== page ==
March 30

Stay Motivated

I thought about starting this post by stating that I wanted to write a post about staying motivated, but I didn’t feel like it. That’s it, short and sweet and arguably humorous. But then I realized that it wouldn’t be motivating and probably not as funny as I thought, so here we go…

If you’re like the millions of people around the globe who are stuck at home during this CoronaVirus thing, then you’re probably running out of steam when it comes to doing things. Being stuck in the house is usually fun for a couple of days, maybe a week, but after that you begin to feel trapped. Everything looks the same day after day. You’re not getting any input from face-to-face human interaction. You’re tired and restless and in need of something you can’t quite put your finger on…

I get it. I’m right there with you. But you can work through it. Here are a few things I’ve been doing to stay motivated at home.

First, exercise. Yeah, I know, you don’t feel like it. But you don’t have to go to a gym or have weights and machines and all that crap to work out. There are hundreds of YouTube videos out there that can get you started with basic stretching and yoga. Those are always good to start with. Believe me, basic stretching can make a positive difference in how you feel both physically and mentally.

At far as actually body-changing exercise, again, you don’t need a lot of fancy equipment. I don’t have any of that so I do body weight exercises. If you can’t find a YouTube video you like, then check out some of the exercise apps. Personally, I use FitBod (and no, I’m not getting anything to endorse them). It takes a few minutes to set up, but you can set it for body weight exercises, how often you want to work out, and even how much time you want to spend working out.

Of course, be sure to check with your physician before starting any routines like this, just to be safe.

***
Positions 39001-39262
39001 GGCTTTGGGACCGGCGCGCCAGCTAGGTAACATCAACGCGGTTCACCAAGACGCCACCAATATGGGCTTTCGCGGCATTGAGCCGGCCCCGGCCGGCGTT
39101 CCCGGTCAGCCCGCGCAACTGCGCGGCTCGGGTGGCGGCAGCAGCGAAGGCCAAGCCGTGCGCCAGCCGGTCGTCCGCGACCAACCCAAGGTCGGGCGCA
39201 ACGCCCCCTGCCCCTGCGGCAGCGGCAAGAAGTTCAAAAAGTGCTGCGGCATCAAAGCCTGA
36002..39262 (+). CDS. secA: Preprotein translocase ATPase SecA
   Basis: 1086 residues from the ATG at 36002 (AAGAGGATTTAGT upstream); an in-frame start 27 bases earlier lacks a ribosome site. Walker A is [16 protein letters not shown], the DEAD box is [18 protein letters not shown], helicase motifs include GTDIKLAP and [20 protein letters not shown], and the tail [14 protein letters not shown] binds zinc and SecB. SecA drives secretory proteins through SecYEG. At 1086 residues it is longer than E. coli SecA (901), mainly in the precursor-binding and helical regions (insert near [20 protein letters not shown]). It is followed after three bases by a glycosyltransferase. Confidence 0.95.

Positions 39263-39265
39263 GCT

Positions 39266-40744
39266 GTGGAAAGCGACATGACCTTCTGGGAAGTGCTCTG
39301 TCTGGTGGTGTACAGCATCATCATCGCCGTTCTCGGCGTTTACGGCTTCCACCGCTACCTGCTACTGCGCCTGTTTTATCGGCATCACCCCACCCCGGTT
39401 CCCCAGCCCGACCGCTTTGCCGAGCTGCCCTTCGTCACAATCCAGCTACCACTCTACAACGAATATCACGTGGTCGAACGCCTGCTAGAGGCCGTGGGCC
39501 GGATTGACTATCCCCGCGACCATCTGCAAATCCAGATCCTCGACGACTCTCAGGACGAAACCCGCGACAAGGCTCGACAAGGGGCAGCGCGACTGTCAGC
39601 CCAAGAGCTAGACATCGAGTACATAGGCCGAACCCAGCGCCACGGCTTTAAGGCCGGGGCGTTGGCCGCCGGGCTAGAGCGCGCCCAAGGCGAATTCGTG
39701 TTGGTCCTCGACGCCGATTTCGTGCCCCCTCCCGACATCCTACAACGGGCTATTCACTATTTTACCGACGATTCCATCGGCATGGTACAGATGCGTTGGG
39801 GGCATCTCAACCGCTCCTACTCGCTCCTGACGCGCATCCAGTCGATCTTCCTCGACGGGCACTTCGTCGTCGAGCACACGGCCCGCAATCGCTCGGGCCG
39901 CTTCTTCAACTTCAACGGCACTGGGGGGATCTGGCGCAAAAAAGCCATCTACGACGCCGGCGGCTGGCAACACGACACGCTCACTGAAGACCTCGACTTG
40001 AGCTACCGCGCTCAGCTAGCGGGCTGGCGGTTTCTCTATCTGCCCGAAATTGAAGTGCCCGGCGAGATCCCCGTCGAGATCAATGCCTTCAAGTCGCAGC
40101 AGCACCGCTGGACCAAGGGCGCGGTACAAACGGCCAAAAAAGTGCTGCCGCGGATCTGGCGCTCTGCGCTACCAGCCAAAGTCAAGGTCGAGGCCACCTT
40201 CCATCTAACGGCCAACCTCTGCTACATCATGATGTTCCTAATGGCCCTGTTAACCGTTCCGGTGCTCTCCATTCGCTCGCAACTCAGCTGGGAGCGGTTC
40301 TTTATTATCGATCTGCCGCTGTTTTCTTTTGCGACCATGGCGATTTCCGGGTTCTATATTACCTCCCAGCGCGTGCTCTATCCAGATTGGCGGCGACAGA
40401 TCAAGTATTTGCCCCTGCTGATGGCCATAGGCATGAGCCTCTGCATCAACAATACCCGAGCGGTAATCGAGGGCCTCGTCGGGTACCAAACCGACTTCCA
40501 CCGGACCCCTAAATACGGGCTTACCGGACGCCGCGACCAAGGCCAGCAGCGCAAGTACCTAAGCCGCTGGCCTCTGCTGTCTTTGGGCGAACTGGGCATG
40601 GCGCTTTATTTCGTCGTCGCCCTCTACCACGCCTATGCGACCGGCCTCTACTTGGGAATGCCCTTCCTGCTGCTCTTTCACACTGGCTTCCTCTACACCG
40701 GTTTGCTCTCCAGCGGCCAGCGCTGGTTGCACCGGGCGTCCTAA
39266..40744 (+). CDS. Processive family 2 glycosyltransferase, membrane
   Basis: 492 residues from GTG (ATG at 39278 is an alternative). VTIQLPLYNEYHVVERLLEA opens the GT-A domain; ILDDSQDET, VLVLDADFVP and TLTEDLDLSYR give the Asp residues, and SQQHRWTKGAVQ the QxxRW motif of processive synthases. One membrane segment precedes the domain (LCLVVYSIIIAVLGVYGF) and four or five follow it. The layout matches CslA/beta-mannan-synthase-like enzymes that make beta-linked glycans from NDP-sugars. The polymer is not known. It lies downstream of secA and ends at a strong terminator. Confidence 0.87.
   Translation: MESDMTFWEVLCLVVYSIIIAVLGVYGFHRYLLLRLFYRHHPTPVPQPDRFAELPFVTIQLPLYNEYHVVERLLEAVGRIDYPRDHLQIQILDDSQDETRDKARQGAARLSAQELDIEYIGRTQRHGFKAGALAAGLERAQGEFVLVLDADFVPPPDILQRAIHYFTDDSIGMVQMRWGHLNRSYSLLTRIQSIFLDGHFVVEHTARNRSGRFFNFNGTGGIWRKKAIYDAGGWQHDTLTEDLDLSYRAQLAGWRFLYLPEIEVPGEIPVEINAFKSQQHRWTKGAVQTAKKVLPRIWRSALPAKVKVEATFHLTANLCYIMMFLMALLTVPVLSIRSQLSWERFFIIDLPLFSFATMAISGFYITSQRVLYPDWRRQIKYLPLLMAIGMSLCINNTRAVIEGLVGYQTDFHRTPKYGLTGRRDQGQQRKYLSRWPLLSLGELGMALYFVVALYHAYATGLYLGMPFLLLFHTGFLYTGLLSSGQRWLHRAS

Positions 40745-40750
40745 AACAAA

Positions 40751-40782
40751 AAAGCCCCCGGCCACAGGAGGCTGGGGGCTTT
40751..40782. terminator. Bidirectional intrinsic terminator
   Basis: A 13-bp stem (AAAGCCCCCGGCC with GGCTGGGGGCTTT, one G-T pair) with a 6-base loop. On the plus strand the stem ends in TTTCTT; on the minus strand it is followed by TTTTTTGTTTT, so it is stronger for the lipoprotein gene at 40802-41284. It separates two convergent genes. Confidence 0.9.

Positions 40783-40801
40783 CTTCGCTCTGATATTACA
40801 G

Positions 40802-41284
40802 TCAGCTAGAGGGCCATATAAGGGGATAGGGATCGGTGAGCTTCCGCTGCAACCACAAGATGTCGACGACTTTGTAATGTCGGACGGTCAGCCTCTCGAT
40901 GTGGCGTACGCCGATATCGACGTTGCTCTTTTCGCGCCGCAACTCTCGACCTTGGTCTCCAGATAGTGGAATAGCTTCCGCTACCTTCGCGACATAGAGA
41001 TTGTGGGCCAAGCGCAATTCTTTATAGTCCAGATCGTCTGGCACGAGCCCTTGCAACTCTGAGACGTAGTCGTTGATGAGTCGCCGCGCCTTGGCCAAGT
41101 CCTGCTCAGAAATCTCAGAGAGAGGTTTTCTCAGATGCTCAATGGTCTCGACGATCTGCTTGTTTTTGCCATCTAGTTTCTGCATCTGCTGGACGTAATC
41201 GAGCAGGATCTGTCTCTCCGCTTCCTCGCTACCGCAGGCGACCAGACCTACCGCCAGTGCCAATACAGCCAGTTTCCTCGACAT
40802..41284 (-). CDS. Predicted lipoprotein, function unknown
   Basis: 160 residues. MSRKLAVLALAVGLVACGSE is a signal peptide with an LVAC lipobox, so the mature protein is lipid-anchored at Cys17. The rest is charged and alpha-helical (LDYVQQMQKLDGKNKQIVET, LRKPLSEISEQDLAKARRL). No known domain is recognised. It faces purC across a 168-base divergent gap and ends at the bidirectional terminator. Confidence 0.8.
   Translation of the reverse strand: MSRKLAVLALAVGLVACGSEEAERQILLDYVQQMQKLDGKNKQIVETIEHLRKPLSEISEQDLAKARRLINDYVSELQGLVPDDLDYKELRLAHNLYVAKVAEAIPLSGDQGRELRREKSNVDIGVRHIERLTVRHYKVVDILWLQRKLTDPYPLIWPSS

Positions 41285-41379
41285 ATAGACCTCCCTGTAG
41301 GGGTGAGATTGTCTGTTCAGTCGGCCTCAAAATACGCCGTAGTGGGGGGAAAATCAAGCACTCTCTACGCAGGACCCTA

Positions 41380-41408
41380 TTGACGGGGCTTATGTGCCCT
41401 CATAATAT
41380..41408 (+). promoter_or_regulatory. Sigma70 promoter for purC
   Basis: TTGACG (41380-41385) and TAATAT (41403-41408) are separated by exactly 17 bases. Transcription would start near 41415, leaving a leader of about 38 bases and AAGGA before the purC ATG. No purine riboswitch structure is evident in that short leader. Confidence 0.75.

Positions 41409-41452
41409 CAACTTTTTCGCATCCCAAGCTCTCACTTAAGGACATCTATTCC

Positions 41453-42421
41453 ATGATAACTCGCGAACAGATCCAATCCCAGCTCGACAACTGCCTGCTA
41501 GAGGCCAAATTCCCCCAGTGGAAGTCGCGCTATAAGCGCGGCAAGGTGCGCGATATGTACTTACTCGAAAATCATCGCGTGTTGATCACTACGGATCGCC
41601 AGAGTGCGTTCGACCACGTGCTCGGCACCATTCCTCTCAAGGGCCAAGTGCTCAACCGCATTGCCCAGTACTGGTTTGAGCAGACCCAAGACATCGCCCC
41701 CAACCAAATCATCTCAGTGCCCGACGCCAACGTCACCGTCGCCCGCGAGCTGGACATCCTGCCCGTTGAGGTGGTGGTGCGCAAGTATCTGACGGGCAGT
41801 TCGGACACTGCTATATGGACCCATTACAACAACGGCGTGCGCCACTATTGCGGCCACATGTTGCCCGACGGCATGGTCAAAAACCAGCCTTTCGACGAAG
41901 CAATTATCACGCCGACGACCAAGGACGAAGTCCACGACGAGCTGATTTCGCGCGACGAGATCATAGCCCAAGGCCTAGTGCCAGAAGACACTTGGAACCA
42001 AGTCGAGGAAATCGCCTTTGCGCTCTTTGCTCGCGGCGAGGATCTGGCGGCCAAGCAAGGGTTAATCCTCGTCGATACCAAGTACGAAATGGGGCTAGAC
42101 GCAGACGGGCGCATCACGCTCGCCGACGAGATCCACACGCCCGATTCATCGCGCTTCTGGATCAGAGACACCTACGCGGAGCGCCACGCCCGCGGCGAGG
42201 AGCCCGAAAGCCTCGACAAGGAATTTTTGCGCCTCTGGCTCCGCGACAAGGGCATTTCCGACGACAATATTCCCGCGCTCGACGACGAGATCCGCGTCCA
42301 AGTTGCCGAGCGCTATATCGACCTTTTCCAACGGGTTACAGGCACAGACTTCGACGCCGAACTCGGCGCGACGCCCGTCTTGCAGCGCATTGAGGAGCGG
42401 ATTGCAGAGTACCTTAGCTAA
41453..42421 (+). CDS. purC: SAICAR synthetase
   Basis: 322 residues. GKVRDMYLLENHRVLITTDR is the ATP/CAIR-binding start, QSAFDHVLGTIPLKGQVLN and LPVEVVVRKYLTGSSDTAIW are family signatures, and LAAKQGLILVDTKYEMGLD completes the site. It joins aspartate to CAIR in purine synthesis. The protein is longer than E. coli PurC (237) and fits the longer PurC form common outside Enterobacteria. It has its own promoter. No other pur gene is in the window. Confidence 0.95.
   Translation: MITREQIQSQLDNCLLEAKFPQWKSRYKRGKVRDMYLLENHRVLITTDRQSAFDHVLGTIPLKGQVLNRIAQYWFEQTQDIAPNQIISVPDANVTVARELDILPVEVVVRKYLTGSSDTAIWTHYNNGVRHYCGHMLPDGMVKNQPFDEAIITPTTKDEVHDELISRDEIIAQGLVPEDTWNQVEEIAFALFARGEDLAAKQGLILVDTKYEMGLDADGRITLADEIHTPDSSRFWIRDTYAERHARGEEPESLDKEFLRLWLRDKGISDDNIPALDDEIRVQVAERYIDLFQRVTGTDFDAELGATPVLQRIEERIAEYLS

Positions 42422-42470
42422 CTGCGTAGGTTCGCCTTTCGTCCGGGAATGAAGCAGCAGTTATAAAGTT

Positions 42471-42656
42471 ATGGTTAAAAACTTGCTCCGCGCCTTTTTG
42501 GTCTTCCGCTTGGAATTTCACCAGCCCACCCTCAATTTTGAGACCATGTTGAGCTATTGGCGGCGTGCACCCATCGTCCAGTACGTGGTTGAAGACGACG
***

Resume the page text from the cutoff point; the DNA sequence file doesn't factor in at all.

I find that exercising three days a week has made a big difference in how I feel throughout the day. I’m mentally sharper, more energetic, and after a few weeks I actually crave exercise. Weird, right?

Also, get some outside time. I know, with social distancing, quarantines, and city and state parks being shut down that limits where you can go. However, you can still simply sit outside for thirty minutes. Sit on your patio or balcony. Maybe go for a drive with the windows down in your car. Walk around the block. Do laps in your backyard. The point here is twofold – first, getting some fresh air. Sitting in the house breathing that recycled air for days on end isn’t conducive to mental or physical health. Secondly, it gets you in the sunshine for a bit, and we all need a little vitamin D to stay healthy.

And finally, be creative. I know, I know, you don’t feel like it. You aren’t inspired. You’re bored. You don’t have any ideas. Whatever. Then use that as your inspiration and motivation. Write about how you’re feeling. Draw your frustrations. Paint your fears. Use all that crap building up in your head as the foundation for a creative project. Again, this is good for your mental health and gives your creative muscles some exercise. It’s a win-win!

Please, don’t let cabin fever get into your head. Focus on the good things in your life. Focus on doing something creative. And remember there are people you can talk to (online, of course) to help you manage.

Be safe and stay healthy.


March 27

Influences – George Carlin

I’m always inspired by people that have a way with words. Carlin was, in my opinion, one of the best wordsmiths, especially in his later years. Books aside, his stand-up routines were amazing to watch. He had a talent for wordplay and for pointing out the insanity that comes with modern life and being human.

A little background about him – He started in comedy as part of a duo back in 1959 with a guy named Jack Burns. They were moderately successful, recorded an album together, but after a couple of years they parted ways on amicable terms. Carlin took a few years to build up his skills, performing on several variety shows in the 1960s before recording his debut in 1967. From there, things took off. He embraced the counter-culture and cast off his button-down appearance. He caught the attention of Johnny Carson and became a regular guest and stand-in on The Tonight Show.

In 1972 he was arrested in Milwaukee, Wisconsin on an obscenity charge for his “Seven Words You Can Never Say On Television” bit. The case was later thrown out, but it marked a victory for the First Amendment as the judge in the case found that, although the routine used obscene language, the First Amendment protected Carlin’s right to say them. Yea for common sense! This also garnered Carlin a lot of free publicity.

It was in the late 1970s that he started doing stand-up specials for HBO and eventually got into acting. It’s interesting to note that he later abandon his acting career. He, like many other celebrities, ended up in trouble with the Internal Revenue Service (the tax agency of the US for my international readers). He felt that the acting path was too uncertain, so he decided to focus on his stand-up comedy. He knew that was the thing he was good at and had a more consistent return that acting. He also said that he felt the tax issues made him a better comedian because he was forced to work and tour relentlessly to pay off his debt to the government.